When you’re preparing for an auto loan with bad credit, you may be considering a cosigner to boost approval chances. But do you actually need one?
Do You Need a Cosigner for a Car Loan?
A cosigner is someone that signs onto the auto loan with you to increase your approval odds if your credit score isn’t good. Your cosigner “lends” you their good (or great) credit score to help you meet lender requirements, and agrees to repay the loan if you can’t, which could lower your chance of default.
If your credit score is below 660 or your credit history is lacking, then a cosigner may be able to help you get the vehicle you want. However, if more income is what you need to qualify for a car loan, then a cosigner wouldn’t be able to help.
A cosigner can’t add their income to your own to help you meet the income requirements of an auto lender. In fact, their income is considered separate from yours, since they also need to prove that they can repay the loan if you become unable to.
If your income and work history are solid, and it’s just your credit score that needs help, then a cosigner could be your answer to getting an auto loan. Even if a cosigner isn’t required for you to get a loan, they may assist you in qualifying for a lower interest rate.
If you meet the credit score requirements of a bad credit auto lender, though, you may not need a cosigner. These lenders, called subprime lenders, are equipped to handle many unique credit circumstances if you can prove you have the chops to repay the loan.
However, if you need more income, you may have to explore other options.
Increasing Auto Loan Approval Odds Other Ways
Most subprime lenders require around $1,500 to $2,500 of gross monthly income from a single source. If you can’t meet this requirement, then you may have to explore other options outside of a cosigner to qualify for a car loan:
- Co-borrower – Not to be confused with a cosigner, a co-borrower is someone that shares responsibility for the loan and the vehicle. Your incomes are added together to meet lender requirements and/or qualify for a larger loan amount. Both borrowers are responsible for making the car payment each month, and both are listed on the title as owners.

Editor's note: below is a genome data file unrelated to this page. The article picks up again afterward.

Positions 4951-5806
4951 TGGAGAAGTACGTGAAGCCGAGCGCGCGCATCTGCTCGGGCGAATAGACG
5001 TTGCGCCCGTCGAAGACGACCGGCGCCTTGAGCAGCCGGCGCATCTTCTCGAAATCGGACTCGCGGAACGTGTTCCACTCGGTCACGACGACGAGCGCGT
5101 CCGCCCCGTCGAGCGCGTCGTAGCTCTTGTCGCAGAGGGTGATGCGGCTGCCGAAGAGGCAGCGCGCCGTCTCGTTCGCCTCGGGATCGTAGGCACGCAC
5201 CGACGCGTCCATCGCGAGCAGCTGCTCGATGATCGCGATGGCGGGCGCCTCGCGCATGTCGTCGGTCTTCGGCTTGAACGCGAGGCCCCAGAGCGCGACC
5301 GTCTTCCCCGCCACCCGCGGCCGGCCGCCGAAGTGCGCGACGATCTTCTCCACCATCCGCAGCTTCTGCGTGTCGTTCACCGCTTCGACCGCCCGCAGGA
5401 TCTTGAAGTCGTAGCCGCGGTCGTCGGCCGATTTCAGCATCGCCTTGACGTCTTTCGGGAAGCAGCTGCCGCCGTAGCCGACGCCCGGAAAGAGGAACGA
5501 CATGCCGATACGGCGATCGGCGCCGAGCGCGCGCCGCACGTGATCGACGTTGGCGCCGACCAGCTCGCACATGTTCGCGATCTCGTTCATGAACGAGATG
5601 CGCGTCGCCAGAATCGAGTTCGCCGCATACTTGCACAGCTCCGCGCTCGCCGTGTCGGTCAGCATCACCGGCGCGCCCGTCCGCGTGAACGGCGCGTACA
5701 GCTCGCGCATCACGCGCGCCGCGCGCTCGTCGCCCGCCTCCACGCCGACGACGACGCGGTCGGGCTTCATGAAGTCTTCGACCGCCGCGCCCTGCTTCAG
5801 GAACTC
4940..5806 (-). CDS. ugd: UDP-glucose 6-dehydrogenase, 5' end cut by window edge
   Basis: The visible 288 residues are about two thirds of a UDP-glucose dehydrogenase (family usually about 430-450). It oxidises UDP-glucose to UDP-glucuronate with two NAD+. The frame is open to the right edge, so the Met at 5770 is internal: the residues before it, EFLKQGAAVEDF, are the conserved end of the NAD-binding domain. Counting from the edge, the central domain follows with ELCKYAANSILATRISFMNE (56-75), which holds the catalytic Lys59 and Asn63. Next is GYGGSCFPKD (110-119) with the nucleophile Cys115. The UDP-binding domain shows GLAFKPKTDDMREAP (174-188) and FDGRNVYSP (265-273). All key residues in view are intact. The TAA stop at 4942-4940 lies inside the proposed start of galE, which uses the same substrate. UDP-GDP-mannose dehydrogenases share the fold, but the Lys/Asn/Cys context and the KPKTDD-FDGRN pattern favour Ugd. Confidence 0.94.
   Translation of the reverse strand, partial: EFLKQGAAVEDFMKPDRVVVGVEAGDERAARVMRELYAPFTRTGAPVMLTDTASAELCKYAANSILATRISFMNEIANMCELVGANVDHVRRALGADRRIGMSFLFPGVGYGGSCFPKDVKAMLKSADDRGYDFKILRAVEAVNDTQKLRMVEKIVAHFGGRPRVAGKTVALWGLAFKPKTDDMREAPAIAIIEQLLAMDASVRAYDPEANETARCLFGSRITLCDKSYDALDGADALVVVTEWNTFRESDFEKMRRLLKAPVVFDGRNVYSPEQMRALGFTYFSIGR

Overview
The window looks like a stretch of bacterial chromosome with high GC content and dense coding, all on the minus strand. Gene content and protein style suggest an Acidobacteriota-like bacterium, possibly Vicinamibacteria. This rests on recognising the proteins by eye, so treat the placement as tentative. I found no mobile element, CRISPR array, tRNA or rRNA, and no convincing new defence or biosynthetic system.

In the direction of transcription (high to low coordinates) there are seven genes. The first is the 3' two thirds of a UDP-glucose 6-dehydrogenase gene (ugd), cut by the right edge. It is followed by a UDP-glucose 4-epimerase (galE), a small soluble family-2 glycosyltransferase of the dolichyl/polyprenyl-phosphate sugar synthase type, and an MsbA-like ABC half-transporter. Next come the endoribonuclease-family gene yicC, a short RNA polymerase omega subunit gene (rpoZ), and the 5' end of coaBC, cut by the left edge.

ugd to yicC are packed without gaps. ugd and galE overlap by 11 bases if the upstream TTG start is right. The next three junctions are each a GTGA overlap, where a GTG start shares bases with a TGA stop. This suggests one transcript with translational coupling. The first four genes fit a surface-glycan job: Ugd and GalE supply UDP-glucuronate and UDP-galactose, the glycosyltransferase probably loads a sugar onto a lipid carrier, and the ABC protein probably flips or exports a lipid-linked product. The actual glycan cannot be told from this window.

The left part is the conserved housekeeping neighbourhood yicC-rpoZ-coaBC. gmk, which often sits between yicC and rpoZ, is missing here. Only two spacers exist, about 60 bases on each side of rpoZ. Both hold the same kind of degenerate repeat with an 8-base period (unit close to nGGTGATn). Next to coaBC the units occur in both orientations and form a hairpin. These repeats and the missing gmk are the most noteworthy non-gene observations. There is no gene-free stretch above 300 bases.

- Bring a large down payment – Most subprime lenders require a down payment of at least $1,000 or 10% of the vehicle's selling price. By bringing a large down payment, it increases your approval odds by lowering the amount you're borrowing. This makes a vehicle more affordable each month and also lowers your monthly payment.
- Free up your other monthly expenses – If you’re on the edge of meeting the monthly income requirements, and a good chunk of your income is being eaten up by other bills, it could be tough to qualify for a car loan. Evaluate your monthly budget and remove unnecessary expenses, and consider an affordable vehicle that fits your budget. If your credit card payments are cutting deep into your monthly income, then paying down your credit card(s) can give you more available income and improve your credit score.
It’s not always easy to improve your income situation overnight, but freeing up monthly expenses, bringing a substantial amount down, or even adding someone else to the loan can improve your approval odds.
Finding Bad Credit Car Loan Options
Cosigners aren’t a one-size-fits-all solution to qualifying for a car loan. In many cases, sometimes all you need is a lender that can work with credit challenges. If you’re in search of a car loan and can’t find a cosigner or want to get a loan alone, then consider seeking out a special finance dealership that’s signed up with subprime lenders.
Here at Auto Credit Express, we want to make that search easier by looking for a dealer for you. Complete our free auto loan request form and we’ll look for a dealership in your local area.